The U.S. space program needs a clear purpose. Spending billions on the International Space Station isn’t it.
Almost half a century ago Americans set foot on the moon—only eight years after the Apollo space exploration program began. Today the U.S. has to pay the Russians for a ride to the international space station, which orbits a mere 250 miles above Earth. The price tag? Up to $70 million a seat.
While other countries have set objectives for their exploration programs—China plans to get people to the moon in the 2020s—the National Aeronautics and Space Administration is lost in space. NASA is painting over old equipment used in the Shuttle-era of the 1980s to create a new space-launch system, though it isn’t entirely clear what the technology will be used for. This is what Congress in 2010 directed the agency to do.
Politicians have a habit of spreading NASA’s focus too thin. For instance, NASA researches archaeology from space, tests new materials for commercial airplanes and tracks the climate, most of which the private sector or other agencies already handle. NASA also has trouble managing programs and has shown a stronger desire to please key constituencies than to achieve long-term space goals.
NASA has an important role to play in advancing our nation’s interests in space, but it needs reform. The place to start is by ending U.S. support for the international space station, which at $100 billion holds the Guinness World Record for “most expensive man-made object.” Instead, Congress should direct the agency’s funding toward something more productive.
U.S. taxpayers have shelled out $75 billion to operate the ISS since 1994, according to government estimates. NASA predicts it will cost another $21 billion before 2020—a projection its inspector general called “understated” and “overly optimistic” in a September audit. There is very little to show for the investment, and no space innovation comes close to recouping the cost.
To put the cost in context, the entire Apollo program—all 17 missions and six lunar landings—cost about $108 billion in today’s dollars. Back on Earth, $100 billion could fund the National Cancer Institute for 20 years.
Some will argue that sending the ISS to a watery grave in the Pacific Ocean will doom valuable research. American astronauts have performed roughly 7,800 hours of research, meaning taxpayers have paid about $10 million for each hour of research. Much of the it focuses on how the human body responds to long-term spaceflight—an important topic, but perhaps not the pioneering work most Americans had in mind.
Some ISS research hours are spent carrying out experiments designed by elementary- and high-school students, thanks to a federally funded program started in 2010 to encourage students in science, technology, engineering and mathematics. One project looked at whether microgravity affected the growth of mold on white bread. Another studied how tadpole-shrimp growth changed in space. These projects are interesting, but they can hardly justify the space station’s enormous costs. That funding would be better used to achieve a singular long-term objective, as in the days of the Apollo program.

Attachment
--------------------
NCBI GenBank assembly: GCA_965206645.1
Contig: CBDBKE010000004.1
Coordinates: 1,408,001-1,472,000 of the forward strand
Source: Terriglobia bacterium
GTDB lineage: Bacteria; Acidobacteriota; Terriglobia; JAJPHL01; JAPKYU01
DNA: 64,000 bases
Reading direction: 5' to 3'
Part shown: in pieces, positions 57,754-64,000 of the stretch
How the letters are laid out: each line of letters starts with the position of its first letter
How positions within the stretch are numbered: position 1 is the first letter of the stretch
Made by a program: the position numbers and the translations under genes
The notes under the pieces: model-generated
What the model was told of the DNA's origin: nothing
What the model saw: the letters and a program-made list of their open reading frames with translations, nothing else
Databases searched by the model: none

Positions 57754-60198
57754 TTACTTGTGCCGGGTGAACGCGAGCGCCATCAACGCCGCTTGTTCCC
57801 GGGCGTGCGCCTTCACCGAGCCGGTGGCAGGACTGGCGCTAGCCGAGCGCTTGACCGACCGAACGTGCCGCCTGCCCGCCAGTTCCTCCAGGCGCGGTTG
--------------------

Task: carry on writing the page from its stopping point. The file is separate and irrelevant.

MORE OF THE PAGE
Despite the billions of reasons to redirect NASA’s attention, some lawmakers are reluctant to let go of the past. A one-year bipartisan NASA authorization bill currently before Congress would require the ISS to be up and running through 2024. NASA would even be directed to explore funding the ISS all the way through 2028.
Congress has a record of pushing unimaginative and shortsighted space policy: The legislature foisted the Space Launch System on NASA in 2010. SLS continued Shuttle-era contracts and designs, arguably to benefit contractors like Boeing and Lockheed Martin . The “new” rocket’s core engines are the same ones that fired up the first Shuttle in 1981. As former NASA deputy administrator Lori Garver put it in a radio interview earlier this year: “Would you really go to Mars with technology that is 50 years old?”
NASA has been trying to play down the problems with the SLS instead of admitting its aimlessness. A May report by the Government Accountability Office, conducted at my office’s request, found that NASA hasn’t been forthcoming about the long-term costs of the space-launch program. NASA told the GAO that it plans to spend $22 billion on the program before 2021—but that guess didn’t include the cost of a planned second launch.
The U.S. exploration program needs a clear purpose, followed by the design and development of novel technology, rather than the other way around. What if NASA were directed to focus solely on getting Americans back to the moon, or developing a plan for humans to reach Mars? The resulting innovation would be tremendous for the nation, the aerospace industry and educational opportunities.
Out-of-this-world spending wouldn’t be necessary. Funding for the ISS and SLS alone already totals more than $7 billion annually, similar to what the Apollo program spent every year on average. That money would be better used by working on clear, stated goals. Such steps are the only way to re-establish the American space program that was once the wonder of the world.
Dr. Coburn is a Republican senator from Oklahoma.
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